So if you want to write a novel, maybe (as Val Kilmer said aka Doc Holliday in “Tombstone”) I’m your Daisy. I’m your girl. Your muse in waiting. I’m the crack-up for your Fitzgeraldian piece. Stick with me and you’ll go places; most likely dark, disturbing places that leave you wondering whether a jaunt to a nearby sanitarium wouldn’t be the best spot for me. Someplace with a nonthreatening name, like Happy Acres or Peaceful Trails or Helping Hands. I could use a hand actually. Or just an ear awhile.
I remember going on rounds with my father as he visited the maternity and psych wards. Being a mother, I now realize the leap from one to the other is not that far. Anyway, we would see precious lives carefully cradled by overwhelmed new parents. Beaming yet uncertain grandparents lingering nearby, waiting to find their place in the new family. Mothers looked flushed, fathers drawn, babies wrinkled and red. Not the prettiest picture, yet one wholeheartedly accepted as the greatest gift.
Then we’d take an elevator ride to the psych ward where the walls were cooler (to incite calm), the air seemed thinner and quieter, and the halls virtually empty. No family members to celebrate their great gifts. No beaming mothers or excited grandparents. No flowers. No music. No warmth. Just loneliness seemed to pervade the sterile space.
My father would somehow light up from within when visiting psych patients. He treated them just the same as anyone else he met; that was one lesson I’m glad to have learned – we’re all the same. We all carry something in us that’s unique- whether a gift or a curse is partly up to us- but in a simple sense, we’re all flesh and bone with souls and imaginations. He’d carry on a conversation with people in this lonely place and not blink an eye whether the subject matter was the weather or space aliens or conspiracies or graphic ideas on self-mutilation. He treated patients with respect and care and concern and was lauded for it. It was easy to see why his visits were anticipated; patients wanted someone to sit with them, listen, and not judge. He wasn’t their therapist, he was their MD. He was there to care for their bodies. Someone else could plumb their minds.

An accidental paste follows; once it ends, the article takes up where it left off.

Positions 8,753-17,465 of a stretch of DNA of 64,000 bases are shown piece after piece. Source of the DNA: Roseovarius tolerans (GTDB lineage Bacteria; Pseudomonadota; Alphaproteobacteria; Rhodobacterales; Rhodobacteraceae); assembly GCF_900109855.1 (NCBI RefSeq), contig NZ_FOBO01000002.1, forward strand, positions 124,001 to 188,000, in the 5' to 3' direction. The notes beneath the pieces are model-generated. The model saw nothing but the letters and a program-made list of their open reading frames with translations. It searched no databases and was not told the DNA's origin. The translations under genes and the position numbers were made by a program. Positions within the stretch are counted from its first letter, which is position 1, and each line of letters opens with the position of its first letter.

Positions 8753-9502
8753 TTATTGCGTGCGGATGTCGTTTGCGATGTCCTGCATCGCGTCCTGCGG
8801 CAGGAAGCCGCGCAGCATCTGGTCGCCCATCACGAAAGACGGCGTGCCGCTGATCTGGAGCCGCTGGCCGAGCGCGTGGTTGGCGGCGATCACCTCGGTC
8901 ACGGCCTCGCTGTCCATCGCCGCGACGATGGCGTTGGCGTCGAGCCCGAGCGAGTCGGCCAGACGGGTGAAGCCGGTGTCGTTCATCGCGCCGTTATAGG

I envied the psych patients. To have a safe place where you were cared for and protected, even from yourself seemed a gift. To have someone visit you every week with such charisma and who could make you laugh and think and not want to cry for a few minutes. I lived with this physician-character but didn’t see him present often. He did as we often do, present our best sides to the world and keep the monster-version of ourselves at home. Being confused as a child didn’t change as I grew unfortunately. I didn’t have someone to listen to me without judging, care for me without question, show concern without showing ultimate disappointment at what I’d become.
So like an extended adolescence, I find myself now a grown woman, feeling inadequate and unsure of how to proceed. Having fulfilled many obligatory social standards – completed a formal education, procured a job, married, bore children, volunteer at church- I’m adrift, at sea in a world of impossible possibilities. I’m so overwhelmed when I look at my reflection, I see the same look in my eye as I saw in a woman who dwelled in the local psych ward so many years ago. In an almost cartoon-like fashion, I imagine swirls inhabiting my irises, indicating insanity. The thoughts I have harken back directly to the stories I remember hearing as a child, not the fairy tales, but the crazy stories from real patients who needed real help. I wonder if they were just lonely and confused like me or were they more disturbed. I feel I’m in a sort of Yossarian dilemma; am I crazy with my weird thoughts or is the fact I’m concerned I may be crazy show I’m completely sane?
I’ve been through periods of melancholy before. I think what I find troubling is that I had such high hopes that by middle-age, I would’ve figured things out enough to not feel so lost. That’s not the case. So I’m left with trying to choose whether to look at my feelings as a curse or embrace my ideas as a gift and try to make some use of them. So maybe I’ll write and I can keep my monster at bay and show the world the “best” of me in the worst of times.